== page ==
Published on

Urgent message: As millions of the “millennial generation” enter and advance in the workplace, urgent care centers must adapt to remain competitive and sought-after employers in their communities.
The healthcare landscape is ever-evolving, and is currently experiencing sweeping change across many fronts. Whether it’s, say, changing reimbursement models or innovation in how care gets delivered, urgent care operators are having to adapt to rapid change at a breakneck pace.

Going beyond novel patient cohorts and payment structures, however, is the generational shift happening across the nation’s workforce as the majority of workers in the healthcare setting have shifted from baby boomers to millennials. In fact, the number of millennials employed in medical practices, including urgent care, is projected to increase dramatically over the next decade.

Millennials—defined as those between the ages of 18 and 34 in 2018—have recently edged baby boomers to become the largest segment of the country’s workforce, according to Pew Research. Like any generation, millennials have a certain set of characteristics and behavioral tendencies by which they’re readily identified. As digital natives, for example, they have never known a world without the internet, and are therefore exceedingly tech savvy. They have also grown up with instability in family relationships, the economy and global politics, they’ve been exposed to terrorism and social justice concerns, and desensitized by mass media, Hollywood and the press—yet they’ve also been “coddled” as parents, schools, and organized activities have structured every moment of their lives.

Millennials and the unique way their generational characteristics mesh with the larger healthcare workplace can present unique challenges to urgent care operators. With that in mind, following are four ideas urgent care leaders must embrace in order to understand, work with, and flourish alongside the new generation of millennial healthcare workers.

  • First, millennials communicate across technology platforms. To a millennial, telephone conversations and face-to-face to meetings serving as a staple of workplace communication would seem like an archaic relic of years bygone. Indeed, millennials are quite nimble and adept with such tools as teleconferencing, texting, social media, and chat platforms, and prefer to communicate through those mediums. Thus, to truly connect with and reach younger employees, leaders must embrace these technologies and leverage their strengths to create networks that encourage information sharing, discussions, and feedback.

For example, millennials spend significant time on their smartphones. In fact, a recent study indicated that 25% of millennials check their smartphones up to 100 times per day, compared with one-tenth of baby boomers .

Millennials are accustomed to quick searches for answers to questions, and fast replies to their messages from friends, family, and colleagues. Workplace leaders should therefore strive to deliver prompt feedback to millennials and avoid delayed responses that can result in lowered engagement.

  • Second, whereas older generational cohorts are more set in their ways—especially regarding innovative technologies—millennials embrace novelty, variation, and technological advancement. They become quickly bored with the status quo. Providing new challenges, learning experiences, or setting and attaining goals are all essential to maintain their motivation and can increase engagement among this cohort. Millennials are also more direct and inquisitive about how organizational transformation will impact them personally and professionally. Leaders should be mindful of this tendency of millennials toward transparency and disclosure, and not mistakenly interpret it as challenging of authority or disrespect. Instead, remain open and communicative with millennials during times of major transition or upheaval.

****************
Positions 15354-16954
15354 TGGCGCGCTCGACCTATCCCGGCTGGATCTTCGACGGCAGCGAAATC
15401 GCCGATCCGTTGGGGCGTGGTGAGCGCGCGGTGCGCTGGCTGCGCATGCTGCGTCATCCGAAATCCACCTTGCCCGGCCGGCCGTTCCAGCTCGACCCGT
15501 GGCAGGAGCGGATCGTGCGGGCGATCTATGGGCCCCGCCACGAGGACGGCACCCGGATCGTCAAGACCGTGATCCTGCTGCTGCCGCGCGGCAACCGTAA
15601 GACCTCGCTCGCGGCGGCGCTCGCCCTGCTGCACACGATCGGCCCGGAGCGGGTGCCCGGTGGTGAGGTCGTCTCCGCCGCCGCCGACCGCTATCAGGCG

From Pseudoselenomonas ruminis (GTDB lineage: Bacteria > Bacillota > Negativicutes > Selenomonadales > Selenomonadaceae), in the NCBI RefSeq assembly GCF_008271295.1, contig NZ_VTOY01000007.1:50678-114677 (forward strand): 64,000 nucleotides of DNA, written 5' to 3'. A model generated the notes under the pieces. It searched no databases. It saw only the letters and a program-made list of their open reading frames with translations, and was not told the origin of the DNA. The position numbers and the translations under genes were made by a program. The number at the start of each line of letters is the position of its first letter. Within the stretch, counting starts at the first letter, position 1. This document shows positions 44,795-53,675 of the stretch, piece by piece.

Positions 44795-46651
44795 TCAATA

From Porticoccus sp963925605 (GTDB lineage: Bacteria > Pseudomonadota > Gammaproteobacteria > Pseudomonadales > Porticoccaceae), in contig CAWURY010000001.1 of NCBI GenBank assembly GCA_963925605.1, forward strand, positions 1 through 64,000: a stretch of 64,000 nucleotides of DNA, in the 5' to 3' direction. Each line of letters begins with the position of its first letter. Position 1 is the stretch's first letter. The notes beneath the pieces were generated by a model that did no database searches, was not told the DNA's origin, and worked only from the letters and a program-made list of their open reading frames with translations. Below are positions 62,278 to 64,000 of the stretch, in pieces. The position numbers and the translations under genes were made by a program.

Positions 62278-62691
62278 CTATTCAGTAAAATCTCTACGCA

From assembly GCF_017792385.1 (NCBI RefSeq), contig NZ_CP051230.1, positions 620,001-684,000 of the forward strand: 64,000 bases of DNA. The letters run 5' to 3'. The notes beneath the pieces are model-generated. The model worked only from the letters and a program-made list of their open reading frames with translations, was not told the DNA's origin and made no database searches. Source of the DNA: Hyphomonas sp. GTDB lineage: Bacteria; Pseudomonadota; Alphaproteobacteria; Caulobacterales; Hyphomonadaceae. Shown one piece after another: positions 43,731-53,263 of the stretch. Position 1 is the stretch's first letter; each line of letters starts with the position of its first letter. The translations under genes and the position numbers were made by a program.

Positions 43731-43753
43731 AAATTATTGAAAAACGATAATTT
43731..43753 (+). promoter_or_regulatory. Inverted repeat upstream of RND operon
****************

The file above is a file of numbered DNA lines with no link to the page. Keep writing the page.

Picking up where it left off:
• Third, millennials tend toward teamwork and workplace relationship-building. This tendency is on display not only with their lateral coworkers, but with managers, supervisors, and other leaders. As such, rigid, top-down leaders with ingrained hierarchal attitudes often have difficulties with millennials. Also, millennials not only solicit feedback from higher-ups, but they like to give feedback and share opinions. And once they’ve provided their feedback, they are eager to learn whether it was impactful or meaningful to the organization.
  • And last, millennials seek deeper meaning in their work. Often eschewing high-paying positions or those that offer a clear pathway to advancement, millennials increasingly choose positions that are enjoyable and fulfill either a personal or social purpose. And not being part of the creative process is often a deal-breaker. If millennials, for instance, feel excluded from providing input on organizational change, they’ll often disengage and seek employment elsewhere. When they feel important and empowered, however, they take the baton and become change agents who encourage others to get on board. Millennials in the workplace consistently value ownership over everything else.

In short, demographics among the healthcare workforce are changing, with millennials now at the forefront. The challenge for urgent care operators is to adapt their leadership styles to support this important cohort, and create an environment where their unique attributes can help propel medical practices forward.

Alan A. Ayers, MBA, MAcc is Chief Executive Officer of Velocity Urgent Care, LLC and is Practice Management Editor of The Journal of Urgent Care Medicine

Millennials Are the Biggest Segment of the Workforce—What Does That Mean for Urgent Care?

Alan A. Ayers, MBA, MAcc

President of Experity Consulting and is Practice Management Editor of The Journal of Urgent Care Medicine
Tagged on: